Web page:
What does the idiom "on account of" mean?

The expression on account of is one of the idioms that often finds a place in our literature and enriches our language. However, its meaning is not fully understood, so it is sometimes used in the wrong situations. Please review the explanation carefully for the correct use of the on account of idiom.

Meaning of "on account of"


The idiom 'on account of' is primarily used to express the reason for or cause of something. It is typically used when explaining why or how something has come about. It is not interchangeable with ‘because of’, as the latter is used to refer specifically to a cause, whereas the former can refer to either a cause or a consequence.


The phrase 'on account of' has been used in the English language since at least the late 16th century. It is believed to have originated as an alteration of the longer phrase ‘on account of the’ meaning ‘due to the’, which is still in use today. The phrase was likely shortened over time to its current form, as it was easier and quicker to say.


'On account of' is frequently used in both written and spoken English. It is typically used to describe the initial cause of something, rather than the result of the action, and as such it is most often deployed as a prepositional phrase. It is also often used to explain why something has not or will not happen, for example: ‘I cancelled my trip on account of the bad weather’. In this case, the phrase is used to explain why the action of cancelling has occurred.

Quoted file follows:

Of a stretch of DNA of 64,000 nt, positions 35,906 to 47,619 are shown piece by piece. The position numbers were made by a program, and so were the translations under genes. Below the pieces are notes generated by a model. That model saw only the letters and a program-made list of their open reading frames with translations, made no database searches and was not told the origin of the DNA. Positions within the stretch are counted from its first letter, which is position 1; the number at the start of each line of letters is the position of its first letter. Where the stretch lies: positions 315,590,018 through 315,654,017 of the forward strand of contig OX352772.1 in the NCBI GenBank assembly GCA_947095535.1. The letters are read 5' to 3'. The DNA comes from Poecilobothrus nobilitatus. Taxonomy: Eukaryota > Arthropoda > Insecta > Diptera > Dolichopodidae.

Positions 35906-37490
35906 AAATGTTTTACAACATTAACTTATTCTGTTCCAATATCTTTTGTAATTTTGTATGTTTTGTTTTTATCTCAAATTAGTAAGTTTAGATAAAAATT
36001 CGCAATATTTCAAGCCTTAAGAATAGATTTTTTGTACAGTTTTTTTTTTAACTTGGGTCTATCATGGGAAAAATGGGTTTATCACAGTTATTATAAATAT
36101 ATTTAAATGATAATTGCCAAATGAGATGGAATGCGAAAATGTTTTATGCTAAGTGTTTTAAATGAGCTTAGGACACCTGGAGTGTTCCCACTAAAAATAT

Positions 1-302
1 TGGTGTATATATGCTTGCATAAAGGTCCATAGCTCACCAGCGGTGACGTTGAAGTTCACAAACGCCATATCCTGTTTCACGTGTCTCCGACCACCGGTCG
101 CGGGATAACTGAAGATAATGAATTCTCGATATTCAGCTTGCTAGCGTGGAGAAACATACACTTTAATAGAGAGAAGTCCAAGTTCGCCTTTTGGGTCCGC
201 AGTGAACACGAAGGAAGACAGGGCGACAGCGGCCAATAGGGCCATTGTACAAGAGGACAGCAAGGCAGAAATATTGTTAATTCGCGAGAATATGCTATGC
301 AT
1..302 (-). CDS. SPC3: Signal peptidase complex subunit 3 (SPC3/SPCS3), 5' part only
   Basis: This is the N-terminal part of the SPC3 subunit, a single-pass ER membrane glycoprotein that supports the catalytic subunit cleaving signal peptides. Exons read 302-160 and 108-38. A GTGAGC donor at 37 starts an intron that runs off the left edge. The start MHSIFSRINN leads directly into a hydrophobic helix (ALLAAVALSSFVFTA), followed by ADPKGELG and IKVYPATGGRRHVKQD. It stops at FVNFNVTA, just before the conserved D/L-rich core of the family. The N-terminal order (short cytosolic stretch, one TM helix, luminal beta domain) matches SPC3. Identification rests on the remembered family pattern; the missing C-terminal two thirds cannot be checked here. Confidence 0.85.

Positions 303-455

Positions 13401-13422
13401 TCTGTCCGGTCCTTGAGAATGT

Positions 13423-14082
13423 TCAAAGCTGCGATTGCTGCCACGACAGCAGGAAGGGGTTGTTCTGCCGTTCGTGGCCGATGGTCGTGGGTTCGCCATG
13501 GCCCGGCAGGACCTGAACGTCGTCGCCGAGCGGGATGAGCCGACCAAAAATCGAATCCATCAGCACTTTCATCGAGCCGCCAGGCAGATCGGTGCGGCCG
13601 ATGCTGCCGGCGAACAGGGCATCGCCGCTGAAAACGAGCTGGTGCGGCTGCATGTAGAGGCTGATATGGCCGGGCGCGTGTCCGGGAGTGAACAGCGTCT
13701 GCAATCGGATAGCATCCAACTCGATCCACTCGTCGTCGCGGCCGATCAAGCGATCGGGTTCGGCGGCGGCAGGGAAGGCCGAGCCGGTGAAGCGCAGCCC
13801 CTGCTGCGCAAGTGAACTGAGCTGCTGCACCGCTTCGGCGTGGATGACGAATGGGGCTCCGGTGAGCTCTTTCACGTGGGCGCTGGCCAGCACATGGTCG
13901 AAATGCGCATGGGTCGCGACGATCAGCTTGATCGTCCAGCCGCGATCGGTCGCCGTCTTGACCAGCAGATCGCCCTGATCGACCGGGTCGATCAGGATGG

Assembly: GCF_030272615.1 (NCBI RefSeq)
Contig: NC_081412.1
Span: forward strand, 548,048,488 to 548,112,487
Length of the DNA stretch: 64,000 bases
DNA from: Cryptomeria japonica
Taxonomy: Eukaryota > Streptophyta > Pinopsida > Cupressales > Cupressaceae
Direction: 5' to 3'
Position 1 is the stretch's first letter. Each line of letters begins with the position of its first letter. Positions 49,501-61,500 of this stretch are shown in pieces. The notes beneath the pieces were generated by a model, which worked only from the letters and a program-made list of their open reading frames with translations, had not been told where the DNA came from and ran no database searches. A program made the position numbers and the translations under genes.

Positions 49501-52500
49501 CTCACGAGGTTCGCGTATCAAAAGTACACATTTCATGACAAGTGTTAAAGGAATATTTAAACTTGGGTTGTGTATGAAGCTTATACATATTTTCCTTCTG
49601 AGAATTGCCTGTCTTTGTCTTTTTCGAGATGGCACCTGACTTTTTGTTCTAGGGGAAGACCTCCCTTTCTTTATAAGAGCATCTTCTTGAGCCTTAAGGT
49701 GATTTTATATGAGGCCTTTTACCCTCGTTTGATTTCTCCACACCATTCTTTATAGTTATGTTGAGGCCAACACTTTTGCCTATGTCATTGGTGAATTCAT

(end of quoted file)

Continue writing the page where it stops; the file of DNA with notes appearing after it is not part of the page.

Example Sentences

  • I was late for the meeting on account of the traffic.
  • The concert was cancelled on account of the pandemic.
  • She failed the test on account of her lack of preparation.

The meanings of the words in the "on account of" idiom

Idioms with similar meanings in different languages

"Barking up the wrong tree" is an English idiom that means to pursue a mistaken or misguided course of action. In German, the similar idiom is "Auf dem Holzweg sein," which translates to "To be on the wrong track." This idiom emphasizes the idea that when you are pursuing the wrong course of action, you are not going to achieve your desired outcome.


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